Tick-borne encephalitis is an extremely dangerous viral infection spread by ticks. This disease can lead to serious inflammation of the central nervous system, long-term residual effects, or even death. In Lithuania, ticks are widespread and there has been an increase in new cases of tick-borne encephalitis in the last decade, mostly linked to a growing tick population due to warmer winters. Contrary to common belief, exposure to this disease isn't only possible in the wilderness. In recent years, more cases are being recorded in cities, mostly in parks or urban forests. Young ticks (nymphs) can easily latch onto and bite unnoticed, causing tick-borne encephalitis or Lyme disease, even without venturing into the wilderness. The vaccination against tick-borne encephalitis is the most effective prevention measure against this dangerous disease.
Diagnosing tick-borne encephalitis is challenging, as its symptoms can emerge when the disease is already advanced or may not be specific – similar to symptoms of other diseases. If you suspect that you may have contracted tick-borne encephalitis, immediately consult with your family doctor. The test for tick-borne encephalitis is based on detecting classes M and G immunoglobulins (IgM and IgG) in serum. IgM antibodies begin to be produced from day 3–5 after infection and can remain in the body for up to 2–3 months. IgG antibodies appear later, from day 7–10 of the disease, and can remain for life. Precise diagnosis of tick-borne encephalitis also relies on patient history, clinical symptoms, and lab tests.
Vaccination against tick-borne encephalitis is the most effective defense against this disease. You can get vaccinated at any time, but it’s recommended to do so before the warm season, when tick activity is lowest. Vaccination can follow the usual schedule or an accelerated one, the latter being recommended during the warm season.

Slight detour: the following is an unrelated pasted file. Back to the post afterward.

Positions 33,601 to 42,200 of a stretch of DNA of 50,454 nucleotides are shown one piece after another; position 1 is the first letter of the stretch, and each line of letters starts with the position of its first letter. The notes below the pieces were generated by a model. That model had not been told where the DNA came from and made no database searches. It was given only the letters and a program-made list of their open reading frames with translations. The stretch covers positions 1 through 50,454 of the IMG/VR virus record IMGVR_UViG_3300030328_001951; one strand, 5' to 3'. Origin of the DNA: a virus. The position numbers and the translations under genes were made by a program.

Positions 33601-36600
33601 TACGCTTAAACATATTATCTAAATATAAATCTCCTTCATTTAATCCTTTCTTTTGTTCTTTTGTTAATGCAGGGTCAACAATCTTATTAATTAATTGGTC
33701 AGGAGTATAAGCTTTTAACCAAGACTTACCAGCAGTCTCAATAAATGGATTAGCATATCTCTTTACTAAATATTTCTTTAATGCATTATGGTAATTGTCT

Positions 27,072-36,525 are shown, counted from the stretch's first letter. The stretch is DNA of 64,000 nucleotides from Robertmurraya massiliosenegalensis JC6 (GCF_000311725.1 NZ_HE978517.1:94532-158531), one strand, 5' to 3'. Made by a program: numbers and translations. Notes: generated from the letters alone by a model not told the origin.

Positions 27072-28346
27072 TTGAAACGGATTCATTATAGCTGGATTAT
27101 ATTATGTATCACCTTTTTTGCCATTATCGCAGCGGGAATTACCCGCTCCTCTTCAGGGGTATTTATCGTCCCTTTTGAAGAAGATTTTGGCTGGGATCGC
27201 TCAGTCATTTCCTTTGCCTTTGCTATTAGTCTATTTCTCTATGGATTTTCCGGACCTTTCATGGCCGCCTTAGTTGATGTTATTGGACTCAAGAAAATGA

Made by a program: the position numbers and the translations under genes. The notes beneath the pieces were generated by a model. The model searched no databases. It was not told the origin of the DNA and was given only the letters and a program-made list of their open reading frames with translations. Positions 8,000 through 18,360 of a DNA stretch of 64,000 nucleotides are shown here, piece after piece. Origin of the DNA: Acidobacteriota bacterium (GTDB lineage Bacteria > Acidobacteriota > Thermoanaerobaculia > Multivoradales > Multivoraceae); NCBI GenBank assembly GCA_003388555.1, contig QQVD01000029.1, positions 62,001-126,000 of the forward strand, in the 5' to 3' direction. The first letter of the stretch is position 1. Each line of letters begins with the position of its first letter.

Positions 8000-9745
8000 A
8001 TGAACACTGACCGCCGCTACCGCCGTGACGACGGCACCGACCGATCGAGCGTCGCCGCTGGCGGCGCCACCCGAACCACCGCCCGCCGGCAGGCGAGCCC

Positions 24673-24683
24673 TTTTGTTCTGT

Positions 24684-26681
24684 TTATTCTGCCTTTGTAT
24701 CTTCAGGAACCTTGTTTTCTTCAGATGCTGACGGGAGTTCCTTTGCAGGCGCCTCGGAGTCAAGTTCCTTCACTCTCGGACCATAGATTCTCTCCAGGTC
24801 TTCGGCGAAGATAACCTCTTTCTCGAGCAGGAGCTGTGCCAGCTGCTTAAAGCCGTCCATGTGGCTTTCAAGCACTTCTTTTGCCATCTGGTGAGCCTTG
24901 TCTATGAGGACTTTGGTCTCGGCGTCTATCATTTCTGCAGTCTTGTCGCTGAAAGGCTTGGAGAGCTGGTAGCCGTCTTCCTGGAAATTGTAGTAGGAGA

How can the risk of tick-borne encephalitis be reduced? The most reliable method to prevent tick-borne encephalitis is vaccination. However, daily preventive actions can also protect you from the primary disease vectors – ticks and mosquitoes:
In some cases, there may be mild side effects after receiving the tick-borne encephalitis vaccine. The most common side effects include:
Although there may be reactions to the tick-borne encephalitis vaccine, the benefits of being vaccinated against a potentially fatal disease significantly outweigh these minor and temporary symptoms. You can get vaccinated according to both regular and accelerated vaccination schedules. To acquire immunity against tick-borne encephalitis, it is essential to receive three doses of the vaccine and not to forget booster shots every 3-5 years.